Texas House Committee Approves Abortion Rules
Texas Republicans voted early Wednesday to move forward with new abortion restrictions, after limiting testimony at a public hearing, refusing to consider Democratic amendments and imposing strict security precautions to prevent disruptions from protesting abortion-rights supporters.
On a party-line vote, the Republican majority sent the bill to the full Texas House for a vote next week. Gov. Rick Perry is pushing his allies in the Legislature to move quickly after he called lawmakers back for a second special session to pass the bill, which would limit when, where and how women may obtain an abortion in the state.
More than 3,500 people came to the Capitol and registered a position on the bill, and more than 1,100 signed up to testify. But fewer than 100 people had a chance to express their views because the top Republican on the committee limited testimony to eight hours and refused entreaties to extend it.
"We took testimony in the regular session, in the first special. We’ve taken a lot of testimony," said House State Affairs Chairman Byron Cook, R-Corsicana, in explaining his decision.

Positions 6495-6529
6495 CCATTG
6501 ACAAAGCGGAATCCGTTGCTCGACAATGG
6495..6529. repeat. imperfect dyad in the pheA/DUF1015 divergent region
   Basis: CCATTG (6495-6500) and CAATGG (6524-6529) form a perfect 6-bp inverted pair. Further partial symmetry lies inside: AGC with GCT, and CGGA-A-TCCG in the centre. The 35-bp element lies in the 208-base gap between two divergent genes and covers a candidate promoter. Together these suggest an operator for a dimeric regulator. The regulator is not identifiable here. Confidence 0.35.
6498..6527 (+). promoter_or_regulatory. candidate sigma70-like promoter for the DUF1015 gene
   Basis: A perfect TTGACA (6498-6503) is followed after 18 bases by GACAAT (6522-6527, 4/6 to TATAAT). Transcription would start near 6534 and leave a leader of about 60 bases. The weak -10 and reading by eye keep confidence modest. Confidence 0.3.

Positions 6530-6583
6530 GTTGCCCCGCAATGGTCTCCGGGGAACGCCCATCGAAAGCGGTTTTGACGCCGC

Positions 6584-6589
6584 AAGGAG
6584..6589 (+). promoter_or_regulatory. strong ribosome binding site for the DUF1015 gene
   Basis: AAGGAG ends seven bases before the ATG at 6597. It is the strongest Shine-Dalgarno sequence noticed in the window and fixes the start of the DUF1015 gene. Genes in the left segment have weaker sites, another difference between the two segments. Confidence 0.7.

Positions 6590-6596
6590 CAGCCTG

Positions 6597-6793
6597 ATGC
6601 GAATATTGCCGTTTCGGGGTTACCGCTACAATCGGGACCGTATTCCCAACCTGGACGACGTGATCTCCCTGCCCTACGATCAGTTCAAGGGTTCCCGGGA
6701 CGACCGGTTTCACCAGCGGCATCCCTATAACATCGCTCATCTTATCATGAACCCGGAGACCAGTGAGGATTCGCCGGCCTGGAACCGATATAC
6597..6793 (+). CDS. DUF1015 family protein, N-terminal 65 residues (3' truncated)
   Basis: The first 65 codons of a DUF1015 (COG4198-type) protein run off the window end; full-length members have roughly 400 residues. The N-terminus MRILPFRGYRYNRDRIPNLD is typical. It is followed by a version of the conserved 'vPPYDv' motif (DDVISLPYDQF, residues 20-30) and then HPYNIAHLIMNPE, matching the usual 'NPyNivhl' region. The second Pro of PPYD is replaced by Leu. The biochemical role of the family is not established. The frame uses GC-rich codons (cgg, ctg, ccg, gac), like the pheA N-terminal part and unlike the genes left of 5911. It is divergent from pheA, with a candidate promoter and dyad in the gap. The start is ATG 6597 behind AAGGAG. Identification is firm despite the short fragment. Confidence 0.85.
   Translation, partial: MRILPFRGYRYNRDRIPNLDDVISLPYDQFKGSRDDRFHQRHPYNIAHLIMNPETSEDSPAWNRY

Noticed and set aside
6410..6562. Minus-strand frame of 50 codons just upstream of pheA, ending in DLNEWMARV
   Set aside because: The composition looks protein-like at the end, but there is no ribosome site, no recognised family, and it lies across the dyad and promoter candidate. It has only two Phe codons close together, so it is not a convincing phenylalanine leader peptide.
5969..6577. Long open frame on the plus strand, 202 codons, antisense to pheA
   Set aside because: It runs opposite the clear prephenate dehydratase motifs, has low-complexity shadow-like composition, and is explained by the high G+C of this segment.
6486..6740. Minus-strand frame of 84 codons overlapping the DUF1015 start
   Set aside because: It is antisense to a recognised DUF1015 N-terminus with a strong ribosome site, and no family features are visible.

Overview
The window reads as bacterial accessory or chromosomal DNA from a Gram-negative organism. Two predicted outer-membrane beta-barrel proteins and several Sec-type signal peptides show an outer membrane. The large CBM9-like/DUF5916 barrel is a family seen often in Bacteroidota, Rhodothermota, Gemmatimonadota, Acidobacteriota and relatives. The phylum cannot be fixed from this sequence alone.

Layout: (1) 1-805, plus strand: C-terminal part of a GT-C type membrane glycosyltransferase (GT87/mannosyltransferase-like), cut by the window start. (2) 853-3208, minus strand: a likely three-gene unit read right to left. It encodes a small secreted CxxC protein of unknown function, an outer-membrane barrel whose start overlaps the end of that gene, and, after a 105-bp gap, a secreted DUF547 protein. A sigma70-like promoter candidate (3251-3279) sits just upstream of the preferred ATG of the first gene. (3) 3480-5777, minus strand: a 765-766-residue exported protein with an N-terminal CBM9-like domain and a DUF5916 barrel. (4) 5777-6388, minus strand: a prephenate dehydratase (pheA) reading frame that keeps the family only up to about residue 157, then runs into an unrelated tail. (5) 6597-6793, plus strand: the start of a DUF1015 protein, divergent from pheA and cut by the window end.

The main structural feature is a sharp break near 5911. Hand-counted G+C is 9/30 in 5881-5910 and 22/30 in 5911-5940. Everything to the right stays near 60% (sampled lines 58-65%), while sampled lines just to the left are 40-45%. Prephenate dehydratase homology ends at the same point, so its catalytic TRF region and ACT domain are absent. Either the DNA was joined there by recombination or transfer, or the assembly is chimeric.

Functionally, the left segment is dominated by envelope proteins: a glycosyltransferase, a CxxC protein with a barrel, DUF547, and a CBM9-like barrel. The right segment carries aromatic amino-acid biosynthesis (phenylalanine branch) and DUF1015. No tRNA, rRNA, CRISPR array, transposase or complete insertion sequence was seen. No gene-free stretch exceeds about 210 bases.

But Rep. Sylvester Turner, a Houston Democrat and among the state’s more senior lawmakers, asked for more time for testimony.
"The people have the right to come here, and they have the right to be heard," Turner said.
Just before the committee’s vote, Turner tried to offer amendments to the bill, but Cook refused to recognize him or any other Democrat.
"You can bring it up on the (House) floor," Cook said.
Turner replied angrily to Cook cutting him off, "You know that’s just wrong!"
When the hearing began, the corridors were filled with equal numbers of bill supporters, wearing blue, and opponents, wearing orange, but as the night wore on the orange T-shirts became the majority. In some cases, bill opponents marched in circles around anti-abortion activists. There were no arrests or violent incidents reported.
Local pizza shops delivered hundreds of pizzas and drinks to the crowd, and organizers registered people to vote and collected email lists.